The financial crisis has changed the mechanics of monetary policy. When economic growth improves to the point that the Federal Reserve finally decides to increase short-term interest rates, it will need a new approach to do so.
The celebration of the US economy’s second-quarter growth “rebound” to 4 percent will be short. The headline number’s strength exaggerates the growth pace. It would be dangerous if this number speeds up Federal Reserve tightening.
The average growth rate of the first half of 2014 was 0.95 percent, quite a lot weaker than the 3 percent pace expected early in the year by the Fed and most analysts and is actually pretty close to stall speed.
The IMF is urging the ECB to implement massive quantitative easing, but such a course of action is unlikely to promote short-term economic growth and would risk creating bigger bubbles in many asset markets.
The recent drop in US unemployment to 6.1 percent has raised hopes for a stronger economy, even though analysis of the major features of the US economy since 2008—regarding growth, employment, wages, and investmen—shows that all are dismal, notwithstanding the recent modest pickup in monthly employment increases. America needs a stronger recovery.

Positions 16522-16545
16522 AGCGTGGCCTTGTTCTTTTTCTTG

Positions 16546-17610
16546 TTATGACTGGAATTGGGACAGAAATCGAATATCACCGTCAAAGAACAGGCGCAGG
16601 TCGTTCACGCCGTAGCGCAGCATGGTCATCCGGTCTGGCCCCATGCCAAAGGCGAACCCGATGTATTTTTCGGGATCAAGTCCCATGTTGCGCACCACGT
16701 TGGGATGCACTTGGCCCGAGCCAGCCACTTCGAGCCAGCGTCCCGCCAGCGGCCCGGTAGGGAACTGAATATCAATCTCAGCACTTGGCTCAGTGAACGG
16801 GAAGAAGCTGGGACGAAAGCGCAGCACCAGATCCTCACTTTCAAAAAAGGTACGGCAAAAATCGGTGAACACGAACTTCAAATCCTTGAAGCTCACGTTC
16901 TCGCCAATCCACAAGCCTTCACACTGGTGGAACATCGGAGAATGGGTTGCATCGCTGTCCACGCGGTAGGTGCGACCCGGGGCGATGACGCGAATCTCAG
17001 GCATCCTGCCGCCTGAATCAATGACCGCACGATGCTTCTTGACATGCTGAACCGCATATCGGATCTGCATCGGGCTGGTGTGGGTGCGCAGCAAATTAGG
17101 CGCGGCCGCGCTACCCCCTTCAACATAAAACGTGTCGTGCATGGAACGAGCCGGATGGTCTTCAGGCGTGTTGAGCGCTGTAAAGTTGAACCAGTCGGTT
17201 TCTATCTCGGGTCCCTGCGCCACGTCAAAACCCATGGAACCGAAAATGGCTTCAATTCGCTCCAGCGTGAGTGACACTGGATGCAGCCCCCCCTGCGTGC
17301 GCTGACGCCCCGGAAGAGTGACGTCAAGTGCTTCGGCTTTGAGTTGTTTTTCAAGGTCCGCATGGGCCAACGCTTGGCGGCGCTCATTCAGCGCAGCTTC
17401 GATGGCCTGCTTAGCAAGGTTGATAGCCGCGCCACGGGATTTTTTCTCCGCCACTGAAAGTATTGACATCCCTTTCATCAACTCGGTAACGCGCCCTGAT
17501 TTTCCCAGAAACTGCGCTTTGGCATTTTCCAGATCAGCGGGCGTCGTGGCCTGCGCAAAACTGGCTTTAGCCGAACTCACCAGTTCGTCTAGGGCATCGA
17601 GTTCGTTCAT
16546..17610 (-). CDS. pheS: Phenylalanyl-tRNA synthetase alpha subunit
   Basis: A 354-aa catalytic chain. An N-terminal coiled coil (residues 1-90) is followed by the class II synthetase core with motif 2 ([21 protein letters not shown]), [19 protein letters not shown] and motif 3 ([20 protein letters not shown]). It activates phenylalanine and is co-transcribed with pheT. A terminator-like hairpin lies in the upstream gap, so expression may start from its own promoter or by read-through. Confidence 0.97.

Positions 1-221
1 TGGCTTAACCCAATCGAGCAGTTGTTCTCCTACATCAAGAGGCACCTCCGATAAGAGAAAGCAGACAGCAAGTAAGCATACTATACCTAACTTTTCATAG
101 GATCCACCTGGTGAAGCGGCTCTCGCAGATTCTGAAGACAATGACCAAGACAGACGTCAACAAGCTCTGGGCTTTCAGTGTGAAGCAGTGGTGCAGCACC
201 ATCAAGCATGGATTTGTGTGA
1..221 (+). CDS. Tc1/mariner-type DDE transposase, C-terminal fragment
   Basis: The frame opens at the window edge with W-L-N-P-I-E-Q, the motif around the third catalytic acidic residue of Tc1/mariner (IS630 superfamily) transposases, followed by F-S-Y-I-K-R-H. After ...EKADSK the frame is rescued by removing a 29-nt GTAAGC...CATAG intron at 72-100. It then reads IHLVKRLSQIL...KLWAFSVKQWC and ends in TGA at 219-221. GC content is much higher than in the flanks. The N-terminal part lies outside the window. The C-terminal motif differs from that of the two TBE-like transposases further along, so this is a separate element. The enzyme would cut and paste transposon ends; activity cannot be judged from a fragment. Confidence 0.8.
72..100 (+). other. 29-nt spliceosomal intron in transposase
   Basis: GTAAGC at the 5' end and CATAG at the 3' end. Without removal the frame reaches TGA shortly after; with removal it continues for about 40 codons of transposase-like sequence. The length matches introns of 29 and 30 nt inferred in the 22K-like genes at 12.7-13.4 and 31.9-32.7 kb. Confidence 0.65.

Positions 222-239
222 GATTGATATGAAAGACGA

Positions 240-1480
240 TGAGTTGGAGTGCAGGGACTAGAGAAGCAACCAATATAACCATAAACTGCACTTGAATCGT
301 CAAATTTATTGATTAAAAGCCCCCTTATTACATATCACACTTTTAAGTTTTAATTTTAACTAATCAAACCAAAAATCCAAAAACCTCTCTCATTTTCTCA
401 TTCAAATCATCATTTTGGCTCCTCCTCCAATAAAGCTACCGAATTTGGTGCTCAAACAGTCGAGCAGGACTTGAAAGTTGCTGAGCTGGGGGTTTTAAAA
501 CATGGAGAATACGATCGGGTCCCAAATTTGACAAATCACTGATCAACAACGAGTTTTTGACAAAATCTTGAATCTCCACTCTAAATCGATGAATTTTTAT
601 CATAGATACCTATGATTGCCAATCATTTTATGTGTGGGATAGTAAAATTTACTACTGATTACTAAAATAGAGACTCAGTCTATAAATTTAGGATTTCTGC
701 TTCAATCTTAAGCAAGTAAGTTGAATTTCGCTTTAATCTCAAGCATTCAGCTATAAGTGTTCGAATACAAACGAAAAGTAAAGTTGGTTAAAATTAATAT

This now has to have been the third time in the past 15 years that the Fed has blown asset price bubbles through its excessively easy monetary policy stance. And seemingly the Fed learns nothing from the subsequent bursting of these bubbles.
Simon Johnson says, “For more than a century, we have recognised that the availability of central bank liquidity support creates the potential for serious moral hazard.” Indeed it does – in fact, this has been understood for well over two centuries. But as the numerous recent crises have shown, we still do not know how to cope with it.
Please join AEI for a conversation among several contributors to the new volume “Teacher Quality 2.0: Toward a New Era in Education Reform” (Harvard Education Press, 2014), edited by Frederick M. Hess and Michael Q. McShane. Panelists will discuss the intersection of teacher-quality policy and innovation, exploring roadblocks and possibilities.